Brian Ross has judged and officiated at the biggest events on nearly every continent for the last 35 years, but on Nov. 17 he judged his last ride at the Full Moon Farm Horse Trials in Finksburg, Md.
And while that last rider may have forgotten her final salute during her Introductory test, the eventing community certainly won’t forget the contributions Ross has made as a judge, course designer and official.
Ross, who estimated he travels between 30 and 35 weeks per year, is hoping to spend more time at his farm in Fairfield, Va., with his wife of 32 years, Penny.
“I felt sort of homeless some of the time,” he said. “There’s just so much I missed out on. I just want to be involved and have a normal life. It gets very lonely out on the road. The time was just right.”
Brian, who’s originally from England, began his judging career in the United States in 1978 after he was encouraged by several of his mentors to look towards the future in case he wasn’t able to make a living as a rider.
“I was never a good enough rider to be an Olympic-caliber rider, by any means,” he said. “[Col. Bengt Ljungquist] thought I had a good eye for teaching and judging, and he encouraged me. Initially it was just dressage because there was no such thing as an eventing license. When the eventing license came along, it was Roger Haller who encouraged me to do that. My very first FEI competition, I was invited to officiate at the Essex Three-Day in 1988. The Federation had put my name forward and thought I had the ability to do that.”
In total, Brian earned his U.S. Equestrian Federation [then the American Horse Shows Association] ‘S’ dressage license, ‘R’ eventing license, ‘r’ eventing course designer license and ‘R’ eventing Technical Delegate license. He also earned a Fédération Equestre Internationale three- and four-star eventing judging license and a one-star stewarding license, which allowed him to judge and officiate at the world’s top competitions.
Brian, 65, judged the Land Rover Burghley Horse Trials CCI**** (Great Britain) and the Mitsubishi Motors Badminton Horse Trials CCI**** (Great Britain) twice each. He remembered judging at Badminton for the first time in 1995, the year Bruce Davidson won with Eagle Lion.
“Badminton was probably the most exciting,” he said. “It was the most nervous I’d ever been. It was the first time I’d seen the screens and the crowds. All of a sudden you have 12,000 people watching. To judge Bruce and have him end up winning was a very emotional time. I always admired him for what he had done.”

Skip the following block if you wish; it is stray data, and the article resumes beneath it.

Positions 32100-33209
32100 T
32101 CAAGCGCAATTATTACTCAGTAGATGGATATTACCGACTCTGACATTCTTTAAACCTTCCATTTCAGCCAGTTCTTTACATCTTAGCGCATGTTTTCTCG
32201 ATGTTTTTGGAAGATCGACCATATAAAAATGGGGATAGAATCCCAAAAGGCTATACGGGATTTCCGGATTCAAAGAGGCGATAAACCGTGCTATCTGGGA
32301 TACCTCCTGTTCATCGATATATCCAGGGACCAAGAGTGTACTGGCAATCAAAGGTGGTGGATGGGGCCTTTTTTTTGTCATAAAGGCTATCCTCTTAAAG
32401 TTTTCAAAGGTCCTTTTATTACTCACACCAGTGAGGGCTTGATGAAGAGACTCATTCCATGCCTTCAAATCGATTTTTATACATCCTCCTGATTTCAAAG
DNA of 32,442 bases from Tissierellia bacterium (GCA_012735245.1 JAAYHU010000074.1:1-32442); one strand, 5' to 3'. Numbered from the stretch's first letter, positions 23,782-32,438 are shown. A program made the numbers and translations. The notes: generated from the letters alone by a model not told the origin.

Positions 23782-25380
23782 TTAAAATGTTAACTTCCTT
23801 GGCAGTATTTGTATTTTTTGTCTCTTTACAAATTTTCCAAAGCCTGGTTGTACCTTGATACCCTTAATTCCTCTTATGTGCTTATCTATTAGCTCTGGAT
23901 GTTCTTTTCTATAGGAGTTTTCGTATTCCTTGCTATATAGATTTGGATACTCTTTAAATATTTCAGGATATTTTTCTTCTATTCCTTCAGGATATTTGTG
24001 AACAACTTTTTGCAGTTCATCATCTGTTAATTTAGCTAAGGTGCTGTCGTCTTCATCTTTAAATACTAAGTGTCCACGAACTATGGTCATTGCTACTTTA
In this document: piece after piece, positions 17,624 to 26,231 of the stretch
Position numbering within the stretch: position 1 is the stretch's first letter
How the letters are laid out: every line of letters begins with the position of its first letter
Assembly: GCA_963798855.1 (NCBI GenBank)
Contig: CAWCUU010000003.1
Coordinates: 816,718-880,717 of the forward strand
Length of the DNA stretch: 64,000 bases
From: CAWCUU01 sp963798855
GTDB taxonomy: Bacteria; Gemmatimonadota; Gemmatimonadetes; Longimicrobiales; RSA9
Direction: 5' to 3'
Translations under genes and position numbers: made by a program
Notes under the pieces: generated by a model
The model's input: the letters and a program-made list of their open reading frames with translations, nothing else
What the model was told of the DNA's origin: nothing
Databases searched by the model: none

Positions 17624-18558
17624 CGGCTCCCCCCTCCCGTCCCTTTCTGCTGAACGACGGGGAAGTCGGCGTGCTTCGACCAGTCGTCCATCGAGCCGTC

Brian also judged the 2000 Olympic Games in Sydney, Australia, and the 2006 FEI World Equestrian Games in Aachen, Germany. He’s judged the Rolex Kentucky CCI**** several times and has officiated or judged at many of the United States’ most prestigious three-days.
“[Sydney] was one of the highlights of my career,” he said. “I used to babysit [individual gold medalist David O’Connor]. To have him ride the test of his life at the Sydney Olympics with me as one of the judges was really neat. I was holding onto my seat thinking, ‘Oh my goodness, I hope the other two judges are feeling the same as I am as far as the scores,’ because he was getting 8s and 9s. When the scores all flashed up at the end of the ride, I was the middle judge of the three, so I was quite relieved.”
Brian relived another moment at the 2006 WEG when he had a close call. “It’s just such as amazing venue,” he said. “It’s right in the middle of town. I got to watch all the other disciplines. The musical freestyle ran late one night, and I overslept and almost missed the horse inspection. I went without shaving!”
When asked which venue was his favorite, he paused, but decided on the Kentucky Horse Park.
“They’re just all so different,” he said. “There’s an aura about [Rolex]. Familiar faces, some of them are younger riders that have come up through the ranks and now they’re riding at Rolex. It’s the pinnacle for so many people in this country.”
As a judge, Brian said he always hoped that he came across as fair and helpful, whether he was judging an Introductory test or a four-star test.
“Riders didn’t have halos,” he said. “I once gave David [O’Connor] 106 penalty points for a ride at Middleburg [Horse Trials, Va., under the previous scoring system]. I tried not to discourage. Sometimes it was a little hard. I enjoyed filling out the sheets and writing as much as I could at the bottom to give them some pointers. Phillip Dutton once said to me early on, when he’d been over here a year or two, about the only lessons he got were reading the tests. He thought my comments were insightful and useful.”
Although Brian will be out of the judges’ box, he’ll be keeping busy with Penny at home. They have 54 acres of farmland that they’re hoping to cultivate, and they’ll also stay busy gardening, beekeeping, wreath-making and organizing schooling shows and the Virginia Horse Trials, which will celebrate its 25th anniversary next year.
Brian also enjoys hunting and competitive trails rides and is looking forward to traveling to Honduras next spring for a mission trip.
“I won’t miss the travel, but I will miss meeting the people—the organizers and the volunteers that work tirelessly,” he said. “There are so many great people in the sport. I don’t think the sport is what it used to be, and that’s a little disappointing. There’s some entitlement out there, but the camaraderie is still there most of the time between riders and officials.
“It’s been a great ride,” he continued. “I’ve been to places I never thought I would go—Japan, Australia, Brazil, Germany, France. I had so many people that encouraged me along the way, and it’s time to give some of these others an opportunity. There are a lot of good, young judges coming up. I’ll encourage them as much as I can.”